Less than a year after President Obama made the case for striking Bashar al-Assad's regime in Syria, the US now appears poised for strikes on one of the regime's opponents. Obama authorized manned and unmanned surveillance flights over Syria over the weekend to gather intelligence on ISIS militants, the New York Times reports, and officials tell the AP that the flights have already begun. The flights—which come after the Pentagon warned that containing ISIS would require strikes on Syria—are about "gaining situational awareness with respect to possible airstrikes in Syria," an administration official tells the Los Angeles Times.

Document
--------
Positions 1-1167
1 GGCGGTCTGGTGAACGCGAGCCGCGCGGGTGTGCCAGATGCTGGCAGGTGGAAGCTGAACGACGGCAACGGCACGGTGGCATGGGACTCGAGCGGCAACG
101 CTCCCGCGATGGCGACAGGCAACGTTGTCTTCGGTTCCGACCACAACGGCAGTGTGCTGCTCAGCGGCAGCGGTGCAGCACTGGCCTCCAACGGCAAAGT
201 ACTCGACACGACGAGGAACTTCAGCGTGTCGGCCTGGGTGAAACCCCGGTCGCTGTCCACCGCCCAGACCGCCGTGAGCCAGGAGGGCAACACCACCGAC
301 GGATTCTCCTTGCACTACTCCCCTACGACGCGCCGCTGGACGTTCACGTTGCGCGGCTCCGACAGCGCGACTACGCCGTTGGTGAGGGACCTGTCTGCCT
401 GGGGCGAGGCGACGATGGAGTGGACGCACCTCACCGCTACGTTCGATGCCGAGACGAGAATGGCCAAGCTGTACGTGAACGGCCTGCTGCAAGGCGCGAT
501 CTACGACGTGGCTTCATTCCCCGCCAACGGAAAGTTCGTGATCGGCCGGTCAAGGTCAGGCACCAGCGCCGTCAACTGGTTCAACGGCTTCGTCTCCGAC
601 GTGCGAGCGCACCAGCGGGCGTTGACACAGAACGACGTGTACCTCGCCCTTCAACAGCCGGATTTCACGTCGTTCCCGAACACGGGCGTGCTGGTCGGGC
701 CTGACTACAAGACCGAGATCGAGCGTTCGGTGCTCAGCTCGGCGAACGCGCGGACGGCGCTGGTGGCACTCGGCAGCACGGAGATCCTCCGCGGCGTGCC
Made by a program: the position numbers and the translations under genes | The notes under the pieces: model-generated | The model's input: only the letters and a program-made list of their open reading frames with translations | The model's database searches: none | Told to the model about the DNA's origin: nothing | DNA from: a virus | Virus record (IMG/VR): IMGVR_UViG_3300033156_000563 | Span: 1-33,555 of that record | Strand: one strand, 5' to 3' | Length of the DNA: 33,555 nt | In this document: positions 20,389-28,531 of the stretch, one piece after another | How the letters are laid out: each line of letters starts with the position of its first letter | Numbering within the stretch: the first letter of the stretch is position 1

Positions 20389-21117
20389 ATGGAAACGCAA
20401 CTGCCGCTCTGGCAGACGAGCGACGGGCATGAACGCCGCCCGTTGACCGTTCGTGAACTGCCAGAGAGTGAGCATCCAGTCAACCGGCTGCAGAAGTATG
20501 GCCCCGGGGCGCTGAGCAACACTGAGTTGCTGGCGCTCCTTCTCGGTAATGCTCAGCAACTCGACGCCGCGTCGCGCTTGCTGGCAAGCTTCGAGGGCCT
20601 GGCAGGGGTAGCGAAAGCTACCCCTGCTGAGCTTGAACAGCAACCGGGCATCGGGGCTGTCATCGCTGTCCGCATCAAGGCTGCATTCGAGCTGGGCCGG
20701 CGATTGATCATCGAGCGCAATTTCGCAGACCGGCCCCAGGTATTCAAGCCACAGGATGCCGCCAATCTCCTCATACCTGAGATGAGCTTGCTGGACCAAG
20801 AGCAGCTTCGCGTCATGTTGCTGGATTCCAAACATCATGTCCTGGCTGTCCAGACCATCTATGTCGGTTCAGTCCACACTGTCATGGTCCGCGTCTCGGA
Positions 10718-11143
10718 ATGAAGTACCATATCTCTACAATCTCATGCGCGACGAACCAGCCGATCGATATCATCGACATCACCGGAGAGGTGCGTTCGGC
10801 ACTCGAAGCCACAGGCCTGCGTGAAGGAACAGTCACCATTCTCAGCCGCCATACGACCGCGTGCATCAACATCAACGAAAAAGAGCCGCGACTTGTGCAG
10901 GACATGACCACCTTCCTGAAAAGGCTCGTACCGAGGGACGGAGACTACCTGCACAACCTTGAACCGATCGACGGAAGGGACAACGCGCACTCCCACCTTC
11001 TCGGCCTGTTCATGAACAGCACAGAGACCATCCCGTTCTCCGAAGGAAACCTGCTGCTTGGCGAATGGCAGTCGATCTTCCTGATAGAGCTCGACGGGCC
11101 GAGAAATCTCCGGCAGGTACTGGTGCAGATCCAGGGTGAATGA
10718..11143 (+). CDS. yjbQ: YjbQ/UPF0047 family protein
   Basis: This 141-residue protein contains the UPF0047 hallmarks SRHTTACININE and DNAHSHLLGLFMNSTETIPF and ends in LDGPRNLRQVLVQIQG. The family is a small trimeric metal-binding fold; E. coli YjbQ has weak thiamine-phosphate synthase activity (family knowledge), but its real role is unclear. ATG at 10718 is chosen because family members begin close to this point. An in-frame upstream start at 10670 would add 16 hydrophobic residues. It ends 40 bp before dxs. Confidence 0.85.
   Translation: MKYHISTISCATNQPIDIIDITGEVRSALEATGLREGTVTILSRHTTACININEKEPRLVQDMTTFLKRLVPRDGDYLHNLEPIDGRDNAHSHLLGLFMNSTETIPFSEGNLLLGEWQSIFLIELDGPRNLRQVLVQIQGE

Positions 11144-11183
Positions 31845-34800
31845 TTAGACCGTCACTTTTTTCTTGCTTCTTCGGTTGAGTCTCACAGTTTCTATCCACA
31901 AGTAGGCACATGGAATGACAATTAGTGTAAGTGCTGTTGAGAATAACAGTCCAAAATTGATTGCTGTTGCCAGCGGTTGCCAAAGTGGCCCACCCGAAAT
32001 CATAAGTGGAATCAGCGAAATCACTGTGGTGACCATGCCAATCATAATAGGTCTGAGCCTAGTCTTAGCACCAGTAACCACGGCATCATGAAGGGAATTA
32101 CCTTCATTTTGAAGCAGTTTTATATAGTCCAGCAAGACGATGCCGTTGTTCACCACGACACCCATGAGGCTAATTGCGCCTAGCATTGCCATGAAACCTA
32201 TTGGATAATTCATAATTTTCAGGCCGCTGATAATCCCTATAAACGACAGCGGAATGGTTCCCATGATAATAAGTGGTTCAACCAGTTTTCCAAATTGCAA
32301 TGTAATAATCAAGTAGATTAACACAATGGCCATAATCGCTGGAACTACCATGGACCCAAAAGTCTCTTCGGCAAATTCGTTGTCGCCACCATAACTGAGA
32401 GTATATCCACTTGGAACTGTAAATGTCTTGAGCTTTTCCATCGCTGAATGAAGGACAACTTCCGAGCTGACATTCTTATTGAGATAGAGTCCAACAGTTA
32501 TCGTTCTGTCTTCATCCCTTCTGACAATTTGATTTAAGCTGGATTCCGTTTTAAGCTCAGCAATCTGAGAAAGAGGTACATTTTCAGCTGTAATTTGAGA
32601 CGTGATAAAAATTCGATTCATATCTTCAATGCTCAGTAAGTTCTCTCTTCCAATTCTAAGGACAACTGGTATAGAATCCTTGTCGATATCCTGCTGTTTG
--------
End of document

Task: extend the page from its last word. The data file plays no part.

Attacking the Assad regime's enemy will put the US in a tricky spot: The White House says it will not cooperate with the Assad regime or inform it of any strikes on the militants, while Syria's foreign minister says the regime is ready "to cooperate and coordinate all the efforts, whether regional or international, to combat terrorism"—but warns that any strikes without its consent would be considered aggression. Commanders in the Free Syrian Army, meanwhile, which has received support from the US and is fighting both ISIS and the Assad regime, "have declared their readiness to coordinate with the US in striking ISIS," a rebel spokesman tells the New York Times.